evert
Member since:
2005-07-06

It actually IS a slide show. Just open it with KPDF (hey, it's about a KDE application, better use KDE tools to view it), and press Ctrl+Shift+P (View->Presentation)

Reply Score: 5

Sideways tabs
by MechR on Sun 28th Jan 2007 21:31 UTC
MechR
Member since:
2006-01-11

Sideways tabs... why, God, why?

Reply Score: 5

RE: Sideways tabs
by Kroc on Sun 28th Jan 2007 22:08 UTC in reply to "Sideways tabs"
Kroc Member since:
2005-11-10

Because the guy who got dibs on the UI thought it was cool...

Reply Score: 3

RE: Sideways tabs
by m_abs on Mon 29th Jan 2007 09:26 UTC in reply to "Sideways tabs"
m_abs Member since:
2005-07-06

Because they are usefull?

Reply Score: 2

yeah
by SK8T on Sun 28th Jan 2007 21:38 UTC
SK8T
Member since:
2006-06-01

congratulations to the KDevelop team, great work!

Reply Score: 4

Thanks to the developers
by Ponto on Sun 28th Jan 2007 22:30 UTC
Ponto
Member since:
2006-06-18

I can only say that this is the best UNIX IDE I know.

Reply Score: 4

gnome needs something like this
by zerohalo on Sun 28th Jan 2007 22:52 UTC
zerohalo
Member since:
2005-07-26

Great work by the KDE team. We need an IDE for Gnome development that's at this level. (I don't mean this as a comparison of KDE - Gnome DEs - no flames.)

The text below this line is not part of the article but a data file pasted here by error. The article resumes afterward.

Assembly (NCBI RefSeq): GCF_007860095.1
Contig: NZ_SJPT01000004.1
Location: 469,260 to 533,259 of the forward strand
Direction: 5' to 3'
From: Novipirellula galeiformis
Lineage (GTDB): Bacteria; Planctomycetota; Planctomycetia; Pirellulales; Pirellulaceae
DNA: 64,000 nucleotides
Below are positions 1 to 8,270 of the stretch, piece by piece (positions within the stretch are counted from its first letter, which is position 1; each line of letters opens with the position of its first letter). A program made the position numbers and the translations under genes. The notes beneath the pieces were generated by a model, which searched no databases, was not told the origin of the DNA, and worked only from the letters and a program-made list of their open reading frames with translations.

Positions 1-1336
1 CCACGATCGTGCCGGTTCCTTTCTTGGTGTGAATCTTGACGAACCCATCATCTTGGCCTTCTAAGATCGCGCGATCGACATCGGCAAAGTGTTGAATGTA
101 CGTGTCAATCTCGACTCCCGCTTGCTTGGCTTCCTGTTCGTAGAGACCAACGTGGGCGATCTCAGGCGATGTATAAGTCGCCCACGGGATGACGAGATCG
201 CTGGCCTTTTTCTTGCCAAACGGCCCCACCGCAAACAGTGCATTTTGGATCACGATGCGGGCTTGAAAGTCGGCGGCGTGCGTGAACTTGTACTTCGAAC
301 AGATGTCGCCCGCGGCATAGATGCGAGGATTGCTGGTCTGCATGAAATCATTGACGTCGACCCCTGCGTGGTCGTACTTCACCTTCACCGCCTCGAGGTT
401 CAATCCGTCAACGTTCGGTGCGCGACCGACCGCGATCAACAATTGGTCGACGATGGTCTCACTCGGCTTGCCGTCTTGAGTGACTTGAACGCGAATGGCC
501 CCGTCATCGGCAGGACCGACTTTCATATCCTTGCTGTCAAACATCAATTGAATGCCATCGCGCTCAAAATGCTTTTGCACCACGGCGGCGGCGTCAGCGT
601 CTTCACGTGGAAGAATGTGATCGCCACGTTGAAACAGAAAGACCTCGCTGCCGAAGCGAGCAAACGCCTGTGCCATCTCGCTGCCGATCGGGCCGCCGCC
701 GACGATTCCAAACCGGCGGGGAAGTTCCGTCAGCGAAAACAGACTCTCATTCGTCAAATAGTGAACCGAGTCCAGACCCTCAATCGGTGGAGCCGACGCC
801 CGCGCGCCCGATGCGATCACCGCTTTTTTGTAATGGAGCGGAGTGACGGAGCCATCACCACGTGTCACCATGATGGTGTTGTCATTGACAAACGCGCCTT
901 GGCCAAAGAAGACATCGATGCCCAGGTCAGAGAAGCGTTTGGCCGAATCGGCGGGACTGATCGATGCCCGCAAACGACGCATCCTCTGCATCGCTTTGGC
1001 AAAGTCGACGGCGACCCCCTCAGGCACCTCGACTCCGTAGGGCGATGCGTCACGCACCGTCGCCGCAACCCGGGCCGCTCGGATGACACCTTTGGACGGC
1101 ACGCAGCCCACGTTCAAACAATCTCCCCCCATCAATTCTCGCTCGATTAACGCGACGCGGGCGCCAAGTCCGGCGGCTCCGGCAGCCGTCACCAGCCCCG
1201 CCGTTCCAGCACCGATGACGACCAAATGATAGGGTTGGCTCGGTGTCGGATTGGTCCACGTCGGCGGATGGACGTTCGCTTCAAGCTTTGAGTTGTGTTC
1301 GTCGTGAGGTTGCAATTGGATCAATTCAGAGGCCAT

Nice to see Ruby support!

Reply Score: 2

RE: gnome needs something like this
by netdur on Sun 28th Jan 2007 23:06 UTC in reply to "gnome needs something like this"
netdur Member since:
2005-07-07

what about Eclipse?

Reply Score: 1

zerohalo Member since:
2005-07-26

Eclipse is a nice all-purpose IDE (though quite "heavy"). I was thinking something more specifically tailored to make Gnome development easy, like the way KDevelop integrates with QT-Designer, etc.

Reply Score: 2

butters Member since:
2005-07-08

Problem is there's nothing close to Qt Designer for the GNOME/GTK environment. GLADE doesn't even come close, and it never will. KDE will always have the superior development tools. It's a shame that (IMHO) KDE just doesn't look or act as consistent as GNOME. Hopefully KDE4 will change my mind, but most of the hype around Plasma kinda disintegrated into more of the same talk about how great Qt4 is. Slots and signals, unfortunately, won't make all of the unintuitive, unlabeled button widgets go away. I don't want to hover over each button to find out what it does!!

Reply Score: 2

smitty Member since:
2005-10-13

Slots and signals, unfortunately, won't make all of the unintuitive, unlabeled button widgets go away. I don't want to hover over each button to find out what it does!!

Actually, that was one of the very 1st things that was changed - all buttons now by default have text displayed underneath them. Since they are so much larger it also forces the developer to choose the most important ones meaning they are much more intuitive as well since you don't have a million that do different things a lot of people never use.